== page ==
Spending the last two weeks in Japan reminded me again just how seriously so many there take sun protection — it’s practically a national obsession and an art form. Of course, my geisha friends have perhaps the best advantage of all, because their white makeup (called oshiroi) covers their face and neck completely.

“I’ve also learned that there are many more ways to avoid the incremental damage that comes from over-exposure to the sun.”

Geisha began wearing this porcelain layer of makeup to better illuminate their faces as they performed by candlelight, but it had the added benefit of protecting the skin from the sun and environmental pollutants. You could call it the original sunscreen, especially since it is made almost entirely of zinc and titanium dioxide. (It also served as the main inspiration for our new suncreen!)

Even though oshiroi isn’t a practical approach for most of us, applying sun protection daily and thoroughly (including the ears, neck, décolleté, hands, etc.) is a critical part of blocking the UVA and UVB rays that cause premature aging. (It’s scary but true: just one sunburn may double the chance of developing melanoma later in life).

I’ve also learned that there are many more ways to avoid the incremental damage that comes from over-exposure to the sun. Here are a few of my favorites:

  • Parasols, a signature accessory for geisha, are ubiquitous across Japan in the summertime, carried by both men and women seeking reprieve from the heat. This has yet to catch on in the US, but keeping a collapsable umbrella can come in handy if watching your child’s baseball game, strolling an outdoor mall or other prolonged outings.
  • A wide-brimmed hat that blocks the entire face from the sun is essential.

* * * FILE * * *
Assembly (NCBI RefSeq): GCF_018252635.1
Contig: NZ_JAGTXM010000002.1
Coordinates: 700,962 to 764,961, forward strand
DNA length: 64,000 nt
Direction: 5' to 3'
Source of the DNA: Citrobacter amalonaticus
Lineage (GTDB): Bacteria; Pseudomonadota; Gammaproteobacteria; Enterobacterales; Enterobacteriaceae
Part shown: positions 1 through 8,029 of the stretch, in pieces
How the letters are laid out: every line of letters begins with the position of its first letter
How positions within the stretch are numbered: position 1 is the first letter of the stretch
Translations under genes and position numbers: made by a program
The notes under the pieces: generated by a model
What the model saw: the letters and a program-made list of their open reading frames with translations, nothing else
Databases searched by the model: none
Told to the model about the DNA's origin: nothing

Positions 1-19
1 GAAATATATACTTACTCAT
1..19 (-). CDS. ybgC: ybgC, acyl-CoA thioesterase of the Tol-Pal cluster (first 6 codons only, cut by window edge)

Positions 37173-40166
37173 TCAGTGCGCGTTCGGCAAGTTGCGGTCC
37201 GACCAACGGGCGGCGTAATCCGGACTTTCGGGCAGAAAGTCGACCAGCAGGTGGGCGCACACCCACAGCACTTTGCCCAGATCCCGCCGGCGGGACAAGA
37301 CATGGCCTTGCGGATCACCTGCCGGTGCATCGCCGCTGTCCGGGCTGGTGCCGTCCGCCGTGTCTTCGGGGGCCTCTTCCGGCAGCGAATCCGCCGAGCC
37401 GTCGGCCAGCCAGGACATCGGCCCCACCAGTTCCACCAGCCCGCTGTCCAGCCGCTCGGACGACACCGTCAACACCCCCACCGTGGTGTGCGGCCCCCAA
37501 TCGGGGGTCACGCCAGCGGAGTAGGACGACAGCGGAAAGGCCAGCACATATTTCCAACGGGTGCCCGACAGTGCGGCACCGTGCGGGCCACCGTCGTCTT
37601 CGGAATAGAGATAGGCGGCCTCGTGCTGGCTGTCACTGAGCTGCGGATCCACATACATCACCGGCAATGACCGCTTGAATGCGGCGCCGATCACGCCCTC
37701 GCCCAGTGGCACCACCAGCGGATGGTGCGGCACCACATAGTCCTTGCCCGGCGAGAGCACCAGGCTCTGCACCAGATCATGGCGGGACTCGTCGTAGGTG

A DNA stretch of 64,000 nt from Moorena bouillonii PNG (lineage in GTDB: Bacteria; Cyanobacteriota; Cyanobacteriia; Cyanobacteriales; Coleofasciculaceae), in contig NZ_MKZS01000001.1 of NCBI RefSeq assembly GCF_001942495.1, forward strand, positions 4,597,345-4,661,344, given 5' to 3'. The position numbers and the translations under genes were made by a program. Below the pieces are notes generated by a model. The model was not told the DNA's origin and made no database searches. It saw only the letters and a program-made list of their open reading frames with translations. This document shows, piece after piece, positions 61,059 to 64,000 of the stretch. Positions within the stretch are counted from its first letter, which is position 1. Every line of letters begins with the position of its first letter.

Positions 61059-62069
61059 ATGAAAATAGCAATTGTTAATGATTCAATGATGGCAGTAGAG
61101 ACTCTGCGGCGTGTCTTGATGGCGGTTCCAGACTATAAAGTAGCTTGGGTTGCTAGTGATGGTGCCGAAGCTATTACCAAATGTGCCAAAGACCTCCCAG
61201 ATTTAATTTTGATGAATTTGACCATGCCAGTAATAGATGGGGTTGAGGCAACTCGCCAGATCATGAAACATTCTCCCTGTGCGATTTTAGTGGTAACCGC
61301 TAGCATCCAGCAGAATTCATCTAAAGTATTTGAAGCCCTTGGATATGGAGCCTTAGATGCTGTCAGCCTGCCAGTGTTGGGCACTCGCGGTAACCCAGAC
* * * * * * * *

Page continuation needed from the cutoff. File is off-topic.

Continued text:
• If you typically wear sunglasses with narrow lenses, consider switching to larger ones during the summer months to further protect the delicate skin around the eyes. It is even possible to sunburn your eyes, especially when around water that reflects and intensifies the sun’s rays (photokeratitis). Look for sunglasses with UV protection, usually listed on the lenses.
  • Walk on the shady side of the street whenever possible (one of my favorite beauty tips of all time!)
  • Many women in Japan attach fabric sleeves to their bicycle handlebars to cover their hands as they ride.
  • Some also wear lightweight gloves that stretch almost to their shoulders, which turns even a sleeveless shift dress into a sort of night-at-the-opera-like level of chic. Shorter gloves are often worn for driving.
  • Lightweight clothing can be comfortable, but if you can see through the fabric when you hold it up to the light, it is not going to block the sun, so be sure to apply sunscreen on your arms and legs as well.
  • A sheer scarf can be more than a fashion statement, when layered it helps protect the back of the neck (where even the most diligent sunscreen lovers often miss).
  • This may seem far-fetched, but it is practical: If you’re looking to buy a new car, consider getting tinted windows, which can block more than four times the amount of UVA rays.

What are your secrets for protecting yourself from the sun??

Always,

Victoria Tsai
Chief Treasure Hunter

published July 2015

Living, Beauty Secrets, Geisha, Kyoto
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